How to Desolder
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One of the most frustrating parts of building electronic circuits is getting something wrong. For a board that should take ten minutes to put together, you could spend an hour just trying to fix a component that you got backwards. Sadly, desoldering it’s not as easy as soldering in reverse.
For this tutorial I’m only going to be using a solder sucker and wick. There are more specialized desoldering tools out there like heat guns, and low melting-point solders, but you probably don’t have access to these unless you do specialized repair work for a living. And really the basic tools are all you need for most jobs.
A solder sucker, also called a desoldering pump, is a device that has a spring-loaded plunger, where when you push the button, the plunger springs back and pulls a vacuum inside the tube. The tip is made of teflon, which resists heat and won’t be damaged when you put the tip against molten solder.
It requires a little bit of finesse to use. Put the tip of the pump over molten solder and push the button to suck up the solder. In my opinion, solder suckers are ideal for removing large quantities of solder, so they’re good to use first.
Next we’ve got solder wick, or braid. This is a stand of finely woven copper wire coated in flux. Flux cleans the surfaces of hot metals and allows solder to wet to them. Be sure to always use a fresh piece of wick, because as soon as you heat it up, the flux burns away.
To use the solder wick, put the braid against the joint and put your iron on top of it. When the braid heats up sufficiently, it will wick up the solder by capillary action.
The last trick is to heat all the pins of your component at the same time, while pulling it out. Multiple soldering irons, and multiple friends to help you out, are very useful at this point if you have a multi-pin device. This can take some creativity as you need to apply the iron to one side of the board, hold the board steady, and pull your device hard. Too stubborn to ask for help at first, I burned my fingers while filming this part, but I’m not going to show you that clip. The point is, it requires getting creative.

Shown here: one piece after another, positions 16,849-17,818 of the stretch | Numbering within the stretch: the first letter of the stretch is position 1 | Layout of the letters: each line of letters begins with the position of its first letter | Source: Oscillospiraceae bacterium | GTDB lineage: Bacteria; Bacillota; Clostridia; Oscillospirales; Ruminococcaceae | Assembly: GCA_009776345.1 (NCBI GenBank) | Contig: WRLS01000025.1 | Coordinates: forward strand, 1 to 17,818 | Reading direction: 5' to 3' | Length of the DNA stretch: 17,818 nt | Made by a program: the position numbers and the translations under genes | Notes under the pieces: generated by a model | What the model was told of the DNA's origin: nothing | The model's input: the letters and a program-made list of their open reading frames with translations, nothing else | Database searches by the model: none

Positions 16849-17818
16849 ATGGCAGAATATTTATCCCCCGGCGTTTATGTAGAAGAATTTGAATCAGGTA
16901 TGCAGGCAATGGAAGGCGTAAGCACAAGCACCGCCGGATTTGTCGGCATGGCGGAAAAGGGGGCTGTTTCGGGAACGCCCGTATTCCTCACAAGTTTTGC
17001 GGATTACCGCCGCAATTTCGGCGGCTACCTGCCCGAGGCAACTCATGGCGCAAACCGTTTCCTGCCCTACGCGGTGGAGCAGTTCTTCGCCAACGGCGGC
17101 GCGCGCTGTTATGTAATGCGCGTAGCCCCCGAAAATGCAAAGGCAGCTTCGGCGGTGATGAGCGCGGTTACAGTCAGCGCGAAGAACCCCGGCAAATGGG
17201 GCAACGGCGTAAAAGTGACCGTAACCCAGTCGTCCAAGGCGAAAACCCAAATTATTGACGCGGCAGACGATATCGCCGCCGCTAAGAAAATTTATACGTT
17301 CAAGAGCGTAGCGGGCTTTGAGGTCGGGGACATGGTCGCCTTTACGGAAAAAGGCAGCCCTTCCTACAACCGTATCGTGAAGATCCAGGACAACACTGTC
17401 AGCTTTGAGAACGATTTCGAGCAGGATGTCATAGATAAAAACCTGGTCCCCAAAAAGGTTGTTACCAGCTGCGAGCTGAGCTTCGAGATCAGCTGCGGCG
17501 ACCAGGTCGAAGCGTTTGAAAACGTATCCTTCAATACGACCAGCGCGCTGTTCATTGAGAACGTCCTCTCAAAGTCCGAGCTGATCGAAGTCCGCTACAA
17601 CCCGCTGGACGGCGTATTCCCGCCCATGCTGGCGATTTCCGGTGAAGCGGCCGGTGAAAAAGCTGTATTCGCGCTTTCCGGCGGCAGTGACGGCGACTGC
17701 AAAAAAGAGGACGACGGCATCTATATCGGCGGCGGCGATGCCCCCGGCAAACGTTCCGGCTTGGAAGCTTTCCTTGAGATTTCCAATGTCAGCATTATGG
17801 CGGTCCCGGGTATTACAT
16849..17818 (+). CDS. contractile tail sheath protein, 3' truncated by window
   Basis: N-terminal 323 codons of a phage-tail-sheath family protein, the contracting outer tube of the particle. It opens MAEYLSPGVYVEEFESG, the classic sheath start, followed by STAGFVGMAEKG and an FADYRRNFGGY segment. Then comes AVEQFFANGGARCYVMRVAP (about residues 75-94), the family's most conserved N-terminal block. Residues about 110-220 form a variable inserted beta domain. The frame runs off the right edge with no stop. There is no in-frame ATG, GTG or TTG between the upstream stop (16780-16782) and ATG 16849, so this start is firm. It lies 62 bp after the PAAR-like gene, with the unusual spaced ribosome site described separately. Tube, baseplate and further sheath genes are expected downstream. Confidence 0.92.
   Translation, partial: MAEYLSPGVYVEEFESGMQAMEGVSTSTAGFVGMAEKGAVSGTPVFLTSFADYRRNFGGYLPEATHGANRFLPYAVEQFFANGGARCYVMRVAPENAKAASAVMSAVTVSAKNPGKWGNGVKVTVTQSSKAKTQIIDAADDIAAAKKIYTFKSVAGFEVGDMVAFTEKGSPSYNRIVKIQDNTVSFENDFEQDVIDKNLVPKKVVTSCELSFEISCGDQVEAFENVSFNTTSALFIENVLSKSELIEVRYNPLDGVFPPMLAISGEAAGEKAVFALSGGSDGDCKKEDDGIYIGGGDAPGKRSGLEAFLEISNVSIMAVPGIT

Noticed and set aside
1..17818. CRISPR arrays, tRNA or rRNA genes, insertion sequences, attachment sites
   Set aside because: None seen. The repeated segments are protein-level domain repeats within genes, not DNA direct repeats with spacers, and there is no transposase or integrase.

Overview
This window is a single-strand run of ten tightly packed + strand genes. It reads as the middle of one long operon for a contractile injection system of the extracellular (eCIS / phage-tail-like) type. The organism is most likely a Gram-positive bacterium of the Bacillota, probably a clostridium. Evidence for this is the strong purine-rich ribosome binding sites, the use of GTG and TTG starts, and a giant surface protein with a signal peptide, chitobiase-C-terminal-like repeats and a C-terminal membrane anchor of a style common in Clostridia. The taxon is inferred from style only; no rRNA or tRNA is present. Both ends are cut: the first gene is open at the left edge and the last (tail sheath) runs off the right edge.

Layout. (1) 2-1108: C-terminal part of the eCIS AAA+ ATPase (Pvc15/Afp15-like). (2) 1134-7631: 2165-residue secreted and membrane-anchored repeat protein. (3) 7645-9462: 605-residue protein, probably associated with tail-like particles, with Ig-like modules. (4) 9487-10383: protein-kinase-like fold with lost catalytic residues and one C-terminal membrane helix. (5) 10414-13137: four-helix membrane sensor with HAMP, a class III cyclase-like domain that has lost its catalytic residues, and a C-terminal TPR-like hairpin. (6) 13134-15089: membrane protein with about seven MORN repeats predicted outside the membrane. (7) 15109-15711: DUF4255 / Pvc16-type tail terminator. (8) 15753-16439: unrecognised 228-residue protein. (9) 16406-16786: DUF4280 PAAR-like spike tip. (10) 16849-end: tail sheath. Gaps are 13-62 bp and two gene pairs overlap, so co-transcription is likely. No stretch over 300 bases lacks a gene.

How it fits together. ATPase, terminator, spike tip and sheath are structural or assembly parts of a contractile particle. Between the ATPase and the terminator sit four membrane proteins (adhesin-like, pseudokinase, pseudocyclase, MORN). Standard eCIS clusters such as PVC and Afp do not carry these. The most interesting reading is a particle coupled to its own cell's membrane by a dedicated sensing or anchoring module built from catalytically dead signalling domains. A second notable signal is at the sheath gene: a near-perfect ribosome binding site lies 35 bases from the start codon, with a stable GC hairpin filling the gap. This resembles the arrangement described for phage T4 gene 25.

It can help to undo all of your hard work removing solder and put additional solder on the pads to ensure really good heat conduction, even when you’re holding the iron at funny angles.
Sometimes, despite your best efforts, you just can’t get your part out. This is a point when you need to make a judgement call about what’s more valuable to you: the board or your part. If you’re desperate, you can save one at the expense of the other.
Let’s say you want to save the board but don’t care about the component.
The first trick is just to cut out the component. You can clean up each hole by itself a lot more easily than all of them at once.
The second trick is to solder over the pads after you’ve cut out the components. This isn’t ideal, but sometimes it’s what you have to resort to. It’s possible to get broken leads stuck in really tight holes that are virtually impossible to remove, especially without professional equipment. In most cases this fix should be fine.
Now let’s say you have an important component stuck in a board you’re willing to sacrifice. That’s right, take pliers to it. A dremel could work too, but be careful of fiberglass dust and wear a mask.
I’m not going to lie and tell you this is good practice, but sometimes desperate times call for desperate measures.